For a short period of time, I lived near Crediton in Devon. It’s a beautiful, bustling town with second-hand shops and cafés and an independent bookshop called The Bookery (please do check it out if you are ever down that way.) It’s a treasure trove. In Crediton, I remember seeing a Tudor building, ragged and abandoned, on the high-street. The name Berry & Vincent was still very much clear above the door. I knew I wanted to use this establishment in a story, to adapt it and make it into something macabre. It had potential to really be something. At the time I just didn’t know what. Fast-forward several years, it became a curio shop in a draft of my book, with a proprietor who listens but never speaks, full of secrets sharp enough to cut and stories bursting to escape its doors.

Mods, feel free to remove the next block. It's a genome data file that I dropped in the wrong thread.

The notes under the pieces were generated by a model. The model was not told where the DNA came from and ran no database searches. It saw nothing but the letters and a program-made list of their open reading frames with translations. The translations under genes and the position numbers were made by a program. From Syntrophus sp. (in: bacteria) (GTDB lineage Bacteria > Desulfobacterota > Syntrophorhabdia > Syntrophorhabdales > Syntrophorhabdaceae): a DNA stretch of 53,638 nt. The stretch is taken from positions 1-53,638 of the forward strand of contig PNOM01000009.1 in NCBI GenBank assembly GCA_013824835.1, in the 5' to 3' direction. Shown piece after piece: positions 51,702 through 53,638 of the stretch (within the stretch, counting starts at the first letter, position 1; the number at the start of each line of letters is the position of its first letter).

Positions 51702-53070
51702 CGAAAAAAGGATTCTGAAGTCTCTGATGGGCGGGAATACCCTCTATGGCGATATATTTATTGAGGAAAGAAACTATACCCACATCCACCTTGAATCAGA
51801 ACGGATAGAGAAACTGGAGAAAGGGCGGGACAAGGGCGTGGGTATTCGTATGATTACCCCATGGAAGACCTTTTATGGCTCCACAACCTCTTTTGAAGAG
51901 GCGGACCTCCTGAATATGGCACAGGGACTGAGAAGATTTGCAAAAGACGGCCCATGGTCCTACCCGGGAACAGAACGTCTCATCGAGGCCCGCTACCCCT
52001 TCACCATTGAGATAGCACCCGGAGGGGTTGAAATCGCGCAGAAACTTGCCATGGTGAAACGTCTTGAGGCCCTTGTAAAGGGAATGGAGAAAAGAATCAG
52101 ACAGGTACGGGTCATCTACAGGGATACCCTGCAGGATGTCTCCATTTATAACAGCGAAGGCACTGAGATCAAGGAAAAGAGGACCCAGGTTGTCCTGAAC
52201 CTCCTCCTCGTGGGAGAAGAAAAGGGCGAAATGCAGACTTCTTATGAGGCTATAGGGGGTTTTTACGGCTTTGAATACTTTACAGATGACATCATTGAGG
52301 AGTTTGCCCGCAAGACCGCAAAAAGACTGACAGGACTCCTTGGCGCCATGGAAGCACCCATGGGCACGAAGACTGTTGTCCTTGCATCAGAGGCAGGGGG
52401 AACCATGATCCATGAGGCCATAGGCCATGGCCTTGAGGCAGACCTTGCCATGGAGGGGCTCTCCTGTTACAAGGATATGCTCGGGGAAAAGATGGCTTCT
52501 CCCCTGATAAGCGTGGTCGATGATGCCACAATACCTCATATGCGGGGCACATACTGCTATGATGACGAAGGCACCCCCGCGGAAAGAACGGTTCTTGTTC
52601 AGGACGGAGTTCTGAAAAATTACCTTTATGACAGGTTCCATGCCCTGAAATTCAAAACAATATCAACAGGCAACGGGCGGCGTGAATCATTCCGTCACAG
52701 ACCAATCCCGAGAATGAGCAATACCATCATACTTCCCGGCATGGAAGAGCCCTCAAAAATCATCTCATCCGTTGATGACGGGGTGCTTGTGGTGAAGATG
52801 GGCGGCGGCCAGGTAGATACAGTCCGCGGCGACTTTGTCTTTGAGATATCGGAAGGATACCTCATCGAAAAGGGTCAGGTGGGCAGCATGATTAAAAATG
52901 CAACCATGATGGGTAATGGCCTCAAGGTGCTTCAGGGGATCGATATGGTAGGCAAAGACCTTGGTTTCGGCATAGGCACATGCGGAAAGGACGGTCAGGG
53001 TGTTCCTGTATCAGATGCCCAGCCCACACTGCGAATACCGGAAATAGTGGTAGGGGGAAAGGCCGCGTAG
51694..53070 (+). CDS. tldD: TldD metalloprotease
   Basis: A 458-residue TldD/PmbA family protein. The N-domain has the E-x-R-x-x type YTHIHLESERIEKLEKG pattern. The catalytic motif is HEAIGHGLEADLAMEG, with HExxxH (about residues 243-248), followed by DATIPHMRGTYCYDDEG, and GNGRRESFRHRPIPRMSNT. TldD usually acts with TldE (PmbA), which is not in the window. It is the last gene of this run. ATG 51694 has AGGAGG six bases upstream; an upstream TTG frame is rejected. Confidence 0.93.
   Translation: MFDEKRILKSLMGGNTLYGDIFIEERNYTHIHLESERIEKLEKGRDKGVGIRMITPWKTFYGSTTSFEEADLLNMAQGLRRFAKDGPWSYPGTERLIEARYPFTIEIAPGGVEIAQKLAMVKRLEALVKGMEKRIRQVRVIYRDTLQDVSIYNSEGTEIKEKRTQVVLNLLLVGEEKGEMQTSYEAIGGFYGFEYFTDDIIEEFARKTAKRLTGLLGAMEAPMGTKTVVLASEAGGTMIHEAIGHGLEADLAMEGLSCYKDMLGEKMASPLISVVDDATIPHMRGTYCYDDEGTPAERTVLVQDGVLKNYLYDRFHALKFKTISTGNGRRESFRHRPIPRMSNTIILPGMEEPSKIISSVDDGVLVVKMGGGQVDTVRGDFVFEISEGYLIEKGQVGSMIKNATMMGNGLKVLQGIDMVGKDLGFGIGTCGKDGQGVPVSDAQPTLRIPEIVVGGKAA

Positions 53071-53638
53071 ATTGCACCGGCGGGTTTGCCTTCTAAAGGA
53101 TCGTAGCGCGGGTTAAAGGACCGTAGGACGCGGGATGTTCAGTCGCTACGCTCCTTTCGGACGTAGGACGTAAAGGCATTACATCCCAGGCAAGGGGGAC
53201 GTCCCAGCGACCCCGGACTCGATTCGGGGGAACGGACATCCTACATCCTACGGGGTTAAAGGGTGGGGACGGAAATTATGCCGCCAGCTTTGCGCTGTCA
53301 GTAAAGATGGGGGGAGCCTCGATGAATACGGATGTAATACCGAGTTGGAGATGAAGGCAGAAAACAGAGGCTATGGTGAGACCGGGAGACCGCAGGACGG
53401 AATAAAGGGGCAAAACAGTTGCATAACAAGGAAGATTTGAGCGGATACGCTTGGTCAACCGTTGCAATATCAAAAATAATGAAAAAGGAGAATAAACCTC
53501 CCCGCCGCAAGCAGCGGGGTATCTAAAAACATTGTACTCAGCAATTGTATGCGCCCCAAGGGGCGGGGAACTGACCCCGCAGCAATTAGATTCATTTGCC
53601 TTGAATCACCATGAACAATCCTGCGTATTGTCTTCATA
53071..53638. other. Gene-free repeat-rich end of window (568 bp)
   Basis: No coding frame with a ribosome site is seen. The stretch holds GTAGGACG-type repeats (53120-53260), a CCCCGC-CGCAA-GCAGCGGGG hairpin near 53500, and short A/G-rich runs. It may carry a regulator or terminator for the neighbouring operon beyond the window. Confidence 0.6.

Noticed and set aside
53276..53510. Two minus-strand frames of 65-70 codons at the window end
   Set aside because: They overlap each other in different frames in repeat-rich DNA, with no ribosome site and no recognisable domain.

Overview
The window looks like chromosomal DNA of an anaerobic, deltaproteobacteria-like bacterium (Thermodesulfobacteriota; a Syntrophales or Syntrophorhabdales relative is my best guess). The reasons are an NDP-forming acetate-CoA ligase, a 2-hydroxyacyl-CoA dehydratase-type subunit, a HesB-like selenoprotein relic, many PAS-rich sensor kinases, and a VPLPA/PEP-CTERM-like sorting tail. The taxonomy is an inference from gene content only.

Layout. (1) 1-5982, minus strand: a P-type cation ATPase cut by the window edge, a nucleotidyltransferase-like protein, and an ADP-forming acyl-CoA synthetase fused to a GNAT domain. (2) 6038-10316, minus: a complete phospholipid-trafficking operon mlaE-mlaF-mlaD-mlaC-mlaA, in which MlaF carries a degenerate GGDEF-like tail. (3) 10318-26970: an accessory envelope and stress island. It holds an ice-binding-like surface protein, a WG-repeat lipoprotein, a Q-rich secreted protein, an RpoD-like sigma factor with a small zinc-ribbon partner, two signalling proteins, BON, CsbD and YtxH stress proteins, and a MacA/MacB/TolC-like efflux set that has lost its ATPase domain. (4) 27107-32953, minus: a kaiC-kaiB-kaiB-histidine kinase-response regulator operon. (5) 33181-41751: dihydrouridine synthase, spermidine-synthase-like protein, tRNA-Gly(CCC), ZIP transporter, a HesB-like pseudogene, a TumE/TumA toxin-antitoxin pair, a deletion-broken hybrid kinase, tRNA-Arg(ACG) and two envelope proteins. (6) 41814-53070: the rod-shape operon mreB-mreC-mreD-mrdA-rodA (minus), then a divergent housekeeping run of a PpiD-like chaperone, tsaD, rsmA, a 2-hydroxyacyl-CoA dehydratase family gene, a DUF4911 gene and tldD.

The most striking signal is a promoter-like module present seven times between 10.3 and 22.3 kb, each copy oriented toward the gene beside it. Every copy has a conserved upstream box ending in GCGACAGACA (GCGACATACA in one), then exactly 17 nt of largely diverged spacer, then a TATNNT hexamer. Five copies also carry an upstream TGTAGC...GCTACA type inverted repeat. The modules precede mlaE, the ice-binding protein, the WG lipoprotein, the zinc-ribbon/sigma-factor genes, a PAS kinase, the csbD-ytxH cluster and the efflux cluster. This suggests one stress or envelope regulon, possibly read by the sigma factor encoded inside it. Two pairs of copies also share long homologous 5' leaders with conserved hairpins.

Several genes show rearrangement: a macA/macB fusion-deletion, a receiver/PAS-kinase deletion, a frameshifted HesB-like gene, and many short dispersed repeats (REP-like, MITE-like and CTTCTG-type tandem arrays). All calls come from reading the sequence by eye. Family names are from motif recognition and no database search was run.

Berry & Vincent is still there today.

The third piece of inspiration comes from an interest in nature versus nurture. Are we able to escape the bonds of our blood? Do our genetics infiltrate and determine our lives? Or can our environment and upbringing change our fate? It’s a question I enjoyed exploring in So Pretty. Both of my characters, Teddy and Ada, come from very different backgrounds. He is the son of a serial killer, but he was raised by a kind and loving mother. She is the daughter of wealthy and respected doctors but her upbringing was bleak and cruel. Can either of them survive unscathed? Will something dormant come to the surface?